3. Tina Turner – What’s Love Got to Do with It?

“Turner asked what love had to do with it, and I remembered that there was nothing remarkable about heartbreak.”

4. Beck – Totally Confused

I believe that there is a place on every mix for Beck. And this section, which is riddled with bad communication and misunderstanding seems the perfect place for Beck’s professed confusion and bizarre lyrics, “I’m totally confused by you … ten foot man makin’ my lunch. You’ll never understand. I want you so much.” It’s not painful, just inexplicable. So much like love.

“It was like a code in a dream,” the narrator says, “that only the dreamer understands, and I was passing into wakefulness.”

5. The National – Pink Rabbits

The line from this song, “You didn’t see me, I was falling apart. I was a white girl in a crowd of white girls in the park,” has always perfectly expressed depression for me. And the best way to describe section five is a “big bummer.” The narrator describes a day of suffering from the feeling of dying: “I was dying while making breakfast and that turned into dying while washing dishes which turned into dying in the shower and then dying in the bed again and then later, over a glass of juice.” This song feels like dying everywhere.

6. Smiths – William, It Was Really Nothing

It’ll be a few chapters before the narrator could come to the conclusion that “it was really nothing, it was your life,” is a bit of sad sarcasm. But in this section, as the narrator dreams about other lovers and failed romances, the line, “I don’t dream about anyone except myself,” is a brief respite from obsessing about the beloved.

7. The Blow – True Affection

The Blow’s album Paper Television could itself be the perfect soundtrack to this book, but this song stands alone as the beginning and end of impossible love. “Just because it’s real,” Khaela Maricich sings, “don’t mean it’s going to work.” And the rather obvious line, “Your fluids couldn’t tolerate the force of my thirst,” is comically appropriate to the obsessed narrator. In section seven the narrator finds themself in a sort of romantic death-throw. They say, “It had not occurred to me that, all over the world, other people were doing this same terrible dance. I thought about the lost global productivity that would result from so much agony. About the gross domestic product and efficiency and waste motion. This was the way I learned not to think about you.”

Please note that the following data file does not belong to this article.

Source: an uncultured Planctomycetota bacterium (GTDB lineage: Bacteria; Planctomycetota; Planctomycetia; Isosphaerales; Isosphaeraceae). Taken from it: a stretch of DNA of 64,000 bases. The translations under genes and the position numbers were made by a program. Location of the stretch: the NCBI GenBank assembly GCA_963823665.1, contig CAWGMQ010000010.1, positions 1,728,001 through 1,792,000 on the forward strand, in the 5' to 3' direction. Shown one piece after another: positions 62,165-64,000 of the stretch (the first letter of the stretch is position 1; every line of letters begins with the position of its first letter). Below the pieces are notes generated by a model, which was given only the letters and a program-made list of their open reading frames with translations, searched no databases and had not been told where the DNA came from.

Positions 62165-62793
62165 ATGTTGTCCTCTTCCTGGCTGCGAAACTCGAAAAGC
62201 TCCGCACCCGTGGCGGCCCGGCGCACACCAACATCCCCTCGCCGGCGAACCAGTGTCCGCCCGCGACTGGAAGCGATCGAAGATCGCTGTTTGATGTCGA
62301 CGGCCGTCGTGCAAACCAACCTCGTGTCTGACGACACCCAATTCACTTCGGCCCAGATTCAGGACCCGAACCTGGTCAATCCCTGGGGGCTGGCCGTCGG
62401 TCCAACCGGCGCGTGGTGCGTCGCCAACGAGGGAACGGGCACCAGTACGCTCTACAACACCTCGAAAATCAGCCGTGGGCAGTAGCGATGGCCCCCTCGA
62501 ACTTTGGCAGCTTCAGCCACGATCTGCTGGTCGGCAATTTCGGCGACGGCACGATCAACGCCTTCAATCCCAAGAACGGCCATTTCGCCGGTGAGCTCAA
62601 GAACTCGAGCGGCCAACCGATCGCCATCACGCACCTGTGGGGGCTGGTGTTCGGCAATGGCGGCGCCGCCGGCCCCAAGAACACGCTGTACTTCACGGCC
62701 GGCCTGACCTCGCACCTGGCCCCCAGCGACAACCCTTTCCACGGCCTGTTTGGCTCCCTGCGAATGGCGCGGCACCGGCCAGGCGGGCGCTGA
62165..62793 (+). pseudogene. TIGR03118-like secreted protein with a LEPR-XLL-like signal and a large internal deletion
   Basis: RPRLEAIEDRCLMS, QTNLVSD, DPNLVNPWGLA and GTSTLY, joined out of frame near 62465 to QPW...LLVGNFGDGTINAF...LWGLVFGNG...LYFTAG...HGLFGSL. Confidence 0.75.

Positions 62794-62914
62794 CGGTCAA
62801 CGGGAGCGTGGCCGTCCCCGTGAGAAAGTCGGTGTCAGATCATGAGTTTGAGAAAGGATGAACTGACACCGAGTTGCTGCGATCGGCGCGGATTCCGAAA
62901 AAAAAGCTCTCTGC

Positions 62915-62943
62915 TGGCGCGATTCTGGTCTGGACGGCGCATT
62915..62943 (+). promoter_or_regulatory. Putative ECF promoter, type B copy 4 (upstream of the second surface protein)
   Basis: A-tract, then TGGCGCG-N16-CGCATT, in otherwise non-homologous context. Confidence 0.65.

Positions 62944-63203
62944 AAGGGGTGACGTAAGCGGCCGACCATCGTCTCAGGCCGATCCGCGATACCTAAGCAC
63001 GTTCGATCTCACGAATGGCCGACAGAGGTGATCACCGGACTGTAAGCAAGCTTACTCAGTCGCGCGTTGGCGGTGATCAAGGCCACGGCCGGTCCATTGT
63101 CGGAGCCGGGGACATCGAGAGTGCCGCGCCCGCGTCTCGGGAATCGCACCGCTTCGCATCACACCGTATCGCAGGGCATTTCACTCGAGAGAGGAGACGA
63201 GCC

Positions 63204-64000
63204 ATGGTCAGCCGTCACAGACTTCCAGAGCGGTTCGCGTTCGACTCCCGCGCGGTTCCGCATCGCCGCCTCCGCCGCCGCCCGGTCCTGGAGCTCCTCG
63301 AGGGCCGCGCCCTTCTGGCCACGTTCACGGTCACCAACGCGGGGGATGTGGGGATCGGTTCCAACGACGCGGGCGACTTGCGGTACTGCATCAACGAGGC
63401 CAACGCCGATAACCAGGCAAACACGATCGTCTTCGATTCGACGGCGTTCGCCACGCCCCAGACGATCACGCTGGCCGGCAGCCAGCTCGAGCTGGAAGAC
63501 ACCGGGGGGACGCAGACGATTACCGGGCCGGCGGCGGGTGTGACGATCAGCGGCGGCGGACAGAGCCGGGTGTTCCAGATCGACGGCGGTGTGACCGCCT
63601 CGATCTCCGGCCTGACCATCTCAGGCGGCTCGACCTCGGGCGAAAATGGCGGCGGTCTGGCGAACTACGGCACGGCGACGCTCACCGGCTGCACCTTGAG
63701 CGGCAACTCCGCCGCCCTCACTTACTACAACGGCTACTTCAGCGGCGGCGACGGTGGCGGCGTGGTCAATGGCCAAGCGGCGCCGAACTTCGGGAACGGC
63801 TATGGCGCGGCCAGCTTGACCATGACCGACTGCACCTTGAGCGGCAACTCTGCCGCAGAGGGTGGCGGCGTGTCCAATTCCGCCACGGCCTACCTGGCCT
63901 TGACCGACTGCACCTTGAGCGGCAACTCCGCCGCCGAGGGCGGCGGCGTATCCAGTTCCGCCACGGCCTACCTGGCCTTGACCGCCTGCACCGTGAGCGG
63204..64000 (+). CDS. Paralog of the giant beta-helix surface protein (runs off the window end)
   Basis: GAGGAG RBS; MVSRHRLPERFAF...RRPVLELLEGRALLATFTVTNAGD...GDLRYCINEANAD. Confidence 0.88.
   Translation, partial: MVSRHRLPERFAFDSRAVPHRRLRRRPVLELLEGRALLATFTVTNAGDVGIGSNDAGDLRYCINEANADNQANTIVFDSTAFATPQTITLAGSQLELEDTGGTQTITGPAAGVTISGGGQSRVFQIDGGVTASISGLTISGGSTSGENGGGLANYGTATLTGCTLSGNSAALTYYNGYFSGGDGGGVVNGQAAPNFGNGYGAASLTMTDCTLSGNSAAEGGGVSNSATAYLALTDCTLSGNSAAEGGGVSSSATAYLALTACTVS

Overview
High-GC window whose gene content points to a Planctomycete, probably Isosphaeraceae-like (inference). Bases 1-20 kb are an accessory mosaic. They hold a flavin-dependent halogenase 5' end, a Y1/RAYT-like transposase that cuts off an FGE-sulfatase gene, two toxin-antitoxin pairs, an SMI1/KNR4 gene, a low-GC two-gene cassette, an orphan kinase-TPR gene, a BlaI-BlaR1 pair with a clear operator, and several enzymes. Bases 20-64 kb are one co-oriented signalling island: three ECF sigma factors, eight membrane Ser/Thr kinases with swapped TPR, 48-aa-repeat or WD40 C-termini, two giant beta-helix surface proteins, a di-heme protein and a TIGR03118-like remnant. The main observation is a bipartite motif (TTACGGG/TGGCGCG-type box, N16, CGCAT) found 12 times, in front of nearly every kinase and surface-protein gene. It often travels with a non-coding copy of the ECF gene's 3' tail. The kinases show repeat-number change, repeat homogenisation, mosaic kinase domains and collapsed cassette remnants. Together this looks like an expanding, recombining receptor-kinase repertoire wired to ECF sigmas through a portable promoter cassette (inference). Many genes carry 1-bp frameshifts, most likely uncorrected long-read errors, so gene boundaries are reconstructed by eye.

The Blow sings, “I never felt so close, I never felt so all alone.”

8. Neva Dinova – Ahh

The lyric “I’ve been trying to capture the piece of art you’re after,” sums up so much of the book, but when Jake Bellows sings, “I love you, but it doesn’t matter,” I struggle to imagine anything more crushingly definitive.

9. Ssion – My Love Grows in the Dark

Because some fires just don’t go out.

10. Stevie Nicks – The Chain - Demo

Until they do.


Tatiana Ryckman and I Don't Think of You (Until I Do) links:

the author's website
excerpt from the book
excerpt from the book
excerpt from the book
excerpt from the book
excerpt from the book
video trailers for the book

The Collapsar review


also at Largehearted Boy: